Catalan Independence Movement Regains Momentum
(Bloomberg) -- Carles Puigdemont, the former head of Spain’s Catalonia region living in exile since a failed 2017 independence bid, is about to make life difficult for acting Prime Minister Pedro Sanchez.
Back-to-back rulings this week have put Catalonia back on the map by essentially allowing two separatist leaders to take their seats in the European Parliament. It could not come at a worse time for Sanchez, who is desperately trying to stitch together a government for the second time and can’t do so without the support of one of the smaller parties in the restive region.
That gives both Puigdemont and Oriol Junqueras, his former deputy in the Catalan government, a lot more leverage. The two men are also political rivals and suffered different fates after the botched attempt to break away from Spain. One fled, the other stayed and served time in prison.
How they will work together or against each other to advance their cause and complicate matters for Sanchez remains to be seen.
They are back in play thanks to the European Court of Justice, which on Thursday affirmed Junqueras has immunity as a member of the European Parliament. It then decided on Friday to allow Puigdemont and Antoni Comin, a former Catalan government official, to take up their parliamentary seats. Spanish TV showed images of the two men arriving at the assembly, brandishing their new temporary badges allowing them to enter the building.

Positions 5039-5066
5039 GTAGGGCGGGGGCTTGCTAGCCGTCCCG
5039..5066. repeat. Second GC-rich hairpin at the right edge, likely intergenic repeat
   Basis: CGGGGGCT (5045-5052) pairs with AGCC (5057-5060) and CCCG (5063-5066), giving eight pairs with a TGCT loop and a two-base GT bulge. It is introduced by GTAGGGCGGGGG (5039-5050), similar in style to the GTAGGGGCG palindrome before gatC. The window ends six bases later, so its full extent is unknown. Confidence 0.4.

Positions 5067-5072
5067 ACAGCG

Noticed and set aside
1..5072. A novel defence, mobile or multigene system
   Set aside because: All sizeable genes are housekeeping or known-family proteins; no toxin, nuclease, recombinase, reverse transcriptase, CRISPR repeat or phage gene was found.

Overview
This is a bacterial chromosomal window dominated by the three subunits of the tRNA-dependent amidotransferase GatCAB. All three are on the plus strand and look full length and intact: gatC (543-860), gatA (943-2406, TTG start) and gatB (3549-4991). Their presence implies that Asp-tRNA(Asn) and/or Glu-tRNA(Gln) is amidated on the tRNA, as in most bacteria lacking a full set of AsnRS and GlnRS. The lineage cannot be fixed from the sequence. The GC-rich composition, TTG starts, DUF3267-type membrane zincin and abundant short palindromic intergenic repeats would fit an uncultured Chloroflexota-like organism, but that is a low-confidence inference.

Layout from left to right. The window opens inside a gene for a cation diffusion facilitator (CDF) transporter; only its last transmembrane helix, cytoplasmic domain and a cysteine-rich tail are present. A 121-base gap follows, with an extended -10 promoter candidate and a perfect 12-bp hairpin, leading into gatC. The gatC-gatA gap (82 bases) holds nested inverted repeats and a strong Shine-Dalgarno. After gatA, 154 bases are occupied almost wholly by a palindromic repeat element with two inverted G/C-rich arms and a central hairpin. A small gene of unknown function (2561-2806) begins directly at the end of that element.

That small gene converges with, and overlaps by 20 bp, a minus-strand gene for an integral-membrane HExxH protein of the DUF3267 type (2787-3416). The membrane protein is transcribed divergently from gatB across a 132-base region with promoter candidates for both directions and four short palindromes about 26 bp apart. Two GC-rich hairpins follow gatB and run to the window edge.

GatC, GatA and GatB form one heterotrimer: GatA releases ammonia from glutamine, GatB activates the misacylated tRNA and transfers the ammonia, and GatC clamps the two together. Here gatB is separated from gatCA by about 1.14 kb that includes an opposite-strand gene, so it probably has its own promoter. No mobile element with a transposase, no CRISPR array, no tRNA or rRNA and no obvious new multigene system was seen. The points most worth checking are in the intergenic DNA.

The timing could not be worse for Sanchez, who was trying to seal an agreement with Junqueras’s Esquerra Republicana to back his latest attempt to form a government. His Socialists have a coalition agreement with the left-wing Podemos but that still leaves him short of a majority in the 350-member chamber and courting smaller parties like those in Catalonia. Esquerra has now suspended talks.
With the balance of power in the region upended, any compromise with Madrid could be delayed, if not derailed.
A seat in the European Parliament will give Puigdemont a pulpit to keep criticizing what he terms Spain’s “repression” of the Catalan independence movement. Meanwhile, Esquerra’s leaders will be monitoring developments closely as they weigh whether sealing a deal with Sanchez might cost them support within the wider independence movement by boosting Puigdemont’s Junts per Catalunya force.
As Puigdemont held court with journalists outside the parliament, a new poll published by the Catalan government’s own pollster show the separatist movement still has some way to go in convincing the region’s voters of their case. The poll showed 47.9% are against a Catalan republic compared with 43.7% in favor.
©2019 Bloomberg L.P.